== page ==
In 2016, scientists published the most expansive study to date examining the components of a common household nuisance: dust particles. Recently, this study started receiving attention again as folks spend more time inside due to COVID-19 and the upcoming winter season. Consisting of dead skin cells, hair, mites, soil, and other microscopic particles, dust accumulation is a natural phenomenon. Dust components vary from home to home, reflective of the homeowner’s lifestyle. However, these scientists noted that all dust possesses an uncanny ability to carry dangerous cancer-causing agents and pollutants.
A number of volunteer households from Roxbury, Massachusetts and Gadsden County, Florida were selected, and dust samples were collected from these sites. Samples were run through chemical analysis procedures screening for plastic additives (phthalates), fragrance compounds, disinfectants (phenols), and other industrial byproducts. The relative danger of each chemical detected varies, though the study noted that many were considered cancer-causing carcinogens based on chemical safety research. Though it was long speculated that leftover industrial chemicals may breakdown and contaminate homes, this study uniquely showed that the variety of industrial byproducts were expansive and diverse—and there are likely more that went undetected.
A full list of reproductive toxins, hormone disruptors, and carcinogens were compiled for agencies to investigate ways to improve ventilation and reduce exposure. However, it is important to note that the presence of these chemicals is not automatically dangerous—danger is typically measured by time and dose of exposure. Although chemicals can cause damage to cells, the body uses many different mechanisms to regulate, repair, and eliminate this damage. Additionally, the overall impact of industrial chemical exposure via dust is still unknown. This is a primary concern as continued exposure may cause build-up over time, leading to consequences later in life. The group noted that this is the most pressing question to answer in their journey to better understand how dust affects our health.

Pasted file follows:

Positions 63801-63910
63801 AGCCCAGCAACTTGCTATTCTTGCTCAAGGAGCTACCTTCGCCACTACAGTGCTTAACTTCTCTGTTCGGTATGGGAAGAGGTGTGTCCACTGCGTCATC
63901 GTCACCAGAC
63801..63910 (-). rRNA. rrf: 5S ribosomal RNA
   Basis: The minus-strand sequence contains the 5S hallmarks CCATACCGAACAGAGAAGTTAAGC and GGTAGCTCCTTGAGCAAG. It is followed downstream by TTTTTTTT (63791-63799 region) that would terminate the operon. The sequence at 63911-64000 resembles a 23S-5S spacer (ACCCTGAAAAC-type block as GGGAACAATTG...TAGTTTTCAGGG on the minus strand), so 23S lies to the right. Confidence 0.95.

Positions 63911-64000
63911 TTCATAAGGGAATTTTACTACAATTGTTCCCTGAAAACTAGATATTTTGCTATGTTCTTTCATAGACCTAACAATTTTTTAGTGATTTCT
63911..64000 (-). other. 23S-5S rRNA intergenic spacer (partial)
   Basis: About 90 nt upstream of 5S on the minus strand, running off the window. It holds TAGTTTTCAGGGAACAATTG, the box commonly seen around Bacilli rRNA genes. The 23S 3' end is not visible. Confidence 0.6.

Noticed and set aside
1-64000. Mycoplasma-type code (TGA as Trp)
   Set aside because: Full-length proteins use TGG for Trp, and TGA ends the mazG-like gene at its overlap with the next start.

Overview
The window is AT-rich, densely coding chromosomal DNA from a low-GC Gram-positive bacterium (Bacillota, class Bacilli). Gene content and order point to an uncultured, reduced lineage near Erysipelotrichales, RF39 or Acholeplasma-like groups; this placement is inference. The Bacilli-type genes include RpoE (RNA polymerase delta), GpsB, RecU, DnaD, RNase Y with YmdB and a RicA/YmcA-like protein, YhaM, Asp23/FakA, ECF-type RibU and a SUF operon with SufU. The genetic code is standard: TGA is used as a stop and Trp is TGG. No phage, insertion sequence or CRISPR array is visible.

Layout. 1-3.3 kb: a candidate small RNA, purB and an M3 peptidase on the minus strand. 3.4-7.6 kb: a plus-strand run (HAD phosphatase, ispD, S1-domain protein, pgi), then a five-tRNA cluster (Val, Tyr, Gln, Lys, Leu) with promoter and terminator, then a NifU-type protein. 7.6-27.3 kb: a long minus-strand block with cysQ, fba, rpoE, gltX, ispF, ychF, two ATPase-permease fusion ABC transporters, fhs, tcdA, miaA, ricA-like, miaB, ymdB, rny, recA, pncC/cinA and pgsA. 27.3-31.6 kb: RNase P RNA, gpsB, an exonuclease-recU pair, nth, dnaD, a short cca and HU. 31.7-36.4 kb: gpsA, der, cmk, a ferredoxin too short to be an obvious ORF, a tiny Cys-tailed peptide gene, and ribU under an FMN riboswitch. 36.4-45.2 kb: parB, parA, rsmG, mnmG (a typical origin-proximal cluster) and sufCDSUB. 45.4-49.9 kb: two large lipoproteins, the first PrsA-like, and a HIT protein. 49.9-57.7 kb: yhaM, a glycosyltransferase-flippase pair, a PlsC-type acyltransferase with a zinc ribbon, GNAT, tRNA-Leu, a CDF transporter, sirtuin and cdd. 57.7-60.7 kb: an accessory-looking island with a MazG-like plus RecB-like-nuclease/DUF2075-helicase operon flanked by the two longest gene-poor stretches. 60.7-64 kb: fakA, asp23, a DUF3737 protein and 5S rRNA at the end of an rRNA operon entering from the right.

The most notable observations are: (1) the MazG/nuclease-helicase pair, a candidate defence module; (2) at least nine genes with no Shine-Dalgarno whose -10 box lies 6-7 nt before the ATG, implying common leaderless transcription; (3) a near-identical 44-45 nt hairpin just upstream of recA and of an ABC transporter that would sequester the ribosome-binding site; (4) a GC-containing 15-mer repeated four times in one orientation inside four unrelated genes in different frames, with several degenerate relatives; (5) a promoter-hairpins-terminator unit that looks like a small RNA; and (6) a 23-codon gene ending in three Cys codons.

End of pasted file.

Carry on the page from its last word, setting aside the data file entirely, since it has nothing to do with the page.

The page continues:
This study was a broad collaboration between Dr. Susanna Mitro, a previous research associate from George Washington University (GWU); Dr. Robin Dodson, a research scientist at the Silent Spring Institute; Dr. Veena Singla, a senior scientist at the Natural Resources Defense Council (NRDC) in San Francisco, California; Dr. Gary Adamkiewicz, an assistant professor at the Harvard T.H. Chan School of Public Health; Dr. Angelo Elmi, an associate professor from GWU; Dr. Monica Tilly previously from the NRDC and the University of California, San Francisco; and Dr. Ami Zota, the corresponding author and associate professor from GWU.
Managing Correspondent: Koby Ljunggren
Press Article: Tracing the Chemistry of Household Dust. C&EN.
Original Article: Consumer Product Chemicals in Indoor Dust: A Quantitative Meta-analysis of U.S. Studies. Environmental Science & Technology.
Image Credit: Pixabay.